Colchagua means "the place of small lakes," and the valley that bears this name has a wealth of culture and traditions that make it well worth a visit. Once part of the Incan Empire, it later became a popular spot among Chile's elite. Some of the mansions that they built here are still standing.
Colchagua is one of a series of valleys that transects Chile's central region. Its soils are nourished by the waters of the Tinguiririca River and it is home to two of the region's major cities, San Fernando and Santa Cruz, as well as prominent tourism spots such as Chimbarongo, Lolol and Pichilemu.
Don't miss the chance to explore the renowned Colchagua Wine Route, which covers 17 wineries that produce world-class red and white wines. Most offer tours of their vineyards and cellars as well as wine tastings. The area also boasts hotels, restaurants, shops that carry local food products and handicrafts, trail rides and the "Tren del Vino" (Wine Train).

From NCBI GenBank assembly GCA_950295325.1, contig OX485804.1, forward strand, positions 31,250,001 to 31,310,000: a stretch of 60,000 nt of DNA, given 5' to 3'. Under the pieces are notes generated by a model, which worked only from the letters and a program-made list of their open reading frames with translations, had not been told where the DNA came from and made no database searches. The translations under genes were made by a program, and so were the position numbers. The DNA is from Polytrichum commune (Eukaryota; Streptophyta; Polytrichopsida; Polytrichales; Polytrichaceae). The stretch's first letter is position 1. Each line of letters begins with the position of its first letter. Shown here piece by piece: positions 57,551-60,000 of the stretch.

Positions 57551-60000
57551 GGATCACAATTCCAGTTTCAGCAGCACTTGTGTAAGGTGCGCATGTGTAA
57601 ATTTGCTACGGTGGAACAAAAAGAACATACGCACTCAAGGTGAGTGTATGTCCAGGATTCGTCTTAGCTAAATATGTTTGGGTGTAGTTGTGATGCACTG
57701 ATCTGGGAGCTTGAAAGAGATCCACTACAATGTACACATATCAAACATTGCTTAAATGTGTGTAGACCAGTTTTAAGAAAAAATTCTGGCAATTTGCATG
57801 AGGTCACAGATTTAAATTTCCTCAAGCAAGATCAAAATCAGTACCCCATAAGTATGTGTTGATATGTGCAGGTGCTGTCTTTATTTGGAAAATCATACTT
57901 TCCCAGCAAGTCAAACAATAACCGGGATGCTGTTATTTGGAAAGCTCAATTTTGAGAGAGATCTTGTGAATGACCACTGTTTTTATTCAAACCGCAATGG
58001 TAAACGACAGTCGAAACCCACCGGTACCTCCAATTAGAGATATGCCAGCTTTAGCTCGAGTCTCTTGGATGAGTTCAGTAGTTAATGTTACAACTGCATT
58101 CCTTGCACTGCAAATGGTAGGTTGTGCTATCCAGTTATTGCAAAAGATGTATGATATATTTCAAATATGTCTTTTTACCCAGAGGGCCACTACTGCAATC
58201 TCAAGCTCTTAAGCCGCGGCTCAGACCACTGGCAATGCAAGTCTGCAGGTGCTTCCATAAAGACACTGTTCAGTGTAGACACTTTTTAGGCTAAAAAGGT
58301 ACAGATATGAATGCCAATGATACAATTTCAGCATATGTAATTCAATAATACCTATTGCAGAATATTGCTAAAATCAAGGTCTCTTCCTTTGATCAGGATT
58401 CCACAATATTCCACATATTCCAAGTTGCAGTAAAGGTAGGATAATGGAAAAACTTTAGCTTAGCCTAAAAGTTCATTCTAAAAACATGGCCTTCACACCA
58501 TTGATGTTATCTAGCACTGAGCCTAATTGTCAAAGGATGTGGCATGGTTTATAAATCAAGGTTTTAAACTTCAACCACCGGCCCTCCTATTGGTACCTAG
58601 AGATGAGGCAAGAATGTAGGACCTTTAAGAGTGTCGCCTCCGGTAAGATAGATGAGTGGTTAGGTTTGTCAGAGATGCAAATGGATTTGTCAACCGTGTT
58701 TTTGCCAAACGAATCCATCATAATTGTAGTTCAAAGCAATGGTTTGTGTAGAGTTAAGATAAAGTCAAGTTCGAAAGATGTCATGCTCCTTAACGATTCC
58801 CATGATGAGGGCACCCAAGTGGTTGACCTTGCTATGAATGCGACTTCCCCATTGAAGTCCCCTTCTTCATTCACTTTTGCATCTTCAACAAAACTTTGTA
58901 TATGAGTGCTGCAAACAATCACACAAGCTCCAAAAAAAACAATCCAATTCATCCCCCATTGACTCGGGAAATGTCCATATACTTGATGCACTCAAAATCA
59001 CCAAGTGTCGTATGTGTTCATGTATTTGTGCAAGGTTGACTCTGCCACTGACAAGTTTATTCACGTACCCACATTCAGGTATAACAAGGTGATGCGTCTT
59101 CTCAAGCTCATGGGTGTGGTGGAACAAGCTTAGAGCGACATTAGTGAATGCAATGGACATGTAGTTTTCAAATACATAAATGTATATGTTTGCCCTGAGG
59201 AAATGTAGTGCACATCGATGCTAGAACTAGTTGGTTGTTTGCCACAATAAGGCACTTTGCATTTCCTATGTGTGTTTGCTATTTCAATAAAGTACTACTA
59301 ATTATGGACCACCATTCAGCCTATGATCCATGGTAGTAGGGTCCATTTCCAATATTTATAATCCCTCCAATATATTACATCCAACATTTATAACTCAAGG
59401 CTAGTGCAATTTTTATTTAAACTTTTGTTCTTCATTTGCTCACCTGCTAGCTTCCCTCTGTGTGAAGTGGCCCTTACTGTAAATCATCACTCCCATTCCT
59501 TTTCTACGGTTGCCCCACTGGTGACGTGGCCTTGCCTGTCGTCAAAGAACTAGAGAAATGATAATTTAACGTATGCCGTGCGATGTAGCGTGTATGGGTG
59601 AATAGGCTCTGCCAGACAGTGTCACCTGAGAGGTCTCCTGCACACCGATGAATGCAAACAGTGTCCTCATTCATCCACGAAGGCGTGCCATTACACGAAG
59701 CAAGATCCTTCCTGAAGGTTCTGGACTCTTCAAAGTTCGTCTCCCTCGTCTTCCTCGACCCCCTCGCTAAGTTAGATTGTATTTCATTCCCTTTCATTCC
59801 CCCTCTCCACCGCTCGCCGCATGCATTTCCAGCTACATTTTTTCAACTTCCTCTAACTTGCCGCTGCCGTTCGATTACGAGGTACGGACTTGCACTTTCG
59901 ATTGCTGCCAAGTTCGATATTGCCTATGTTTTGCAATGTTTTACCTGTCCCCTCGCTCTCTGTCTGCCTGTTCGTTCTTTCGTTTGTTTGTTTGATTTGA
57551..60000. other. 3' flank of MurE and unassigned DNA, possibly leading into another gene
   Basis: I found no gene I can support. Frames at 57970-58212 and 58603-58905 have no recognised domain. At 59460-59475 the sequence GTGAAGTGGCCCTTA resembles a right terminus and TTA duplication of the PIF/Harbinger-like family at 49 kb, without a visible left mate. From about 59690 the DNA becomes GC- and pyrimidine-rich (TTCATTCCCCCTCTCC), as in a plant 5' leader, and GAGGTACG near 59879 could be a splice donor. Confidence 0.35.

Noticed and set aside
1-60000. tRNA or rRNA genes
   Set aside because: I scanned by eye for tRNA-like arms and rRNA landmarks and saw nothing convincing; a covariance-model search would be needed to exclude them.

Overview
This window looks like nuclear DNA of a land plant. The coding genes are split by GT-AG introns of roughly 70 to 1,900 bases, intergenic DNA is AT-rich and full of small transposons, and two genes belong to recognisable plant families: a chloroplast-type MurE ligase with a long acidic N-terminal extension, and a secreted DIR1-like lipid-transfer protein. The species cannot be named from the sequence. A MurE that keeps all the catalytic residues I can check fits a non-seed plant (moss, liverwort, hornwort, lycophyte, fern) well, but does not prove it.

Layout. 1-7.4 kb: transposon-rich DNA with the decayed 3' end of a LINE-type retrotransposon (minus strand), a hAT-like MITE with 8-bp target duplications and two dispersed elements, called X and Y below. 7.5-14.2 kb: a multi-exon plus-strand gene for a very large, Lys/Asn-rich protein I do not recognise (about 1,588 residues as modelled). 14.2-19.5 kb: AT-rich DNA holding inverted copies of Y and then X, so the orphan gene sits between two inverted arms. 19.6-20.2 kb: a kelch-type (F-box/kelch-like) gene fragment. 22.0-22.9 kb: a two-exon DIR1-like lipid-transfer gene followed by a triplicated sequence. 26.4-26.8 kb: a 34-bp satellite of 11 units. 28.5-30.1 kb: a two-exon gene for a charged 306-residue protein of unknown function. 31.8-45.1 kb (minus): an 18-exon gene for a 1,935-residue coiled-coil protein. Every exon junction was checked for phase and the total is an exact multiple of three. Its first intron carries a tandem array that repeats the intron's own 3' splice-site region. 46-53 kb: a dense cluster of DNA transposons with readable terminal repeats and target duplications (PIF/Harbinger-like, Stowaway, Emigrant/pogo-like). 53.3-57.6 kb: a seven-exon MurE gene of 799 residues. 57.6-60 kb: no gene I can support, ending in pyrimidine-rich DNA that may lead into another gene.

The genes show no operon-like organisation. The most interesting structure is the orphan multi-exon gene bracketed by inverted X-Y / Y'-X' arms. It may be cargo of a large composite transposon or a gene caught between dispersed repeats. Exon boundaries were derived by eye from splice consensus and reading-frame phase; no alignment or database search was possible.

Local criolla culture and traditions also have attracted the attention of visitors. For example, Chimbarongo is a small village known for its wickerwork, some of which can even be found in stalls off the highway. Lolol, for its part, has been deemed a "Heritage Zone" by Chile's Council of National Monuments thanks to efforts to maintain its beautiful centuries-old colonial architecture.
If you want to visit one of Chile's best surfing beaches, head to Pichilemu, where the Colchagua Valley meets the Pacific. If you prefer to steep yourself further in the history and tradition of this captivating region, drive 40 km east to Santa Cruz, where you can visit the Museo de Colchagua, which houses one of the best cultural heritage collections in Chile.
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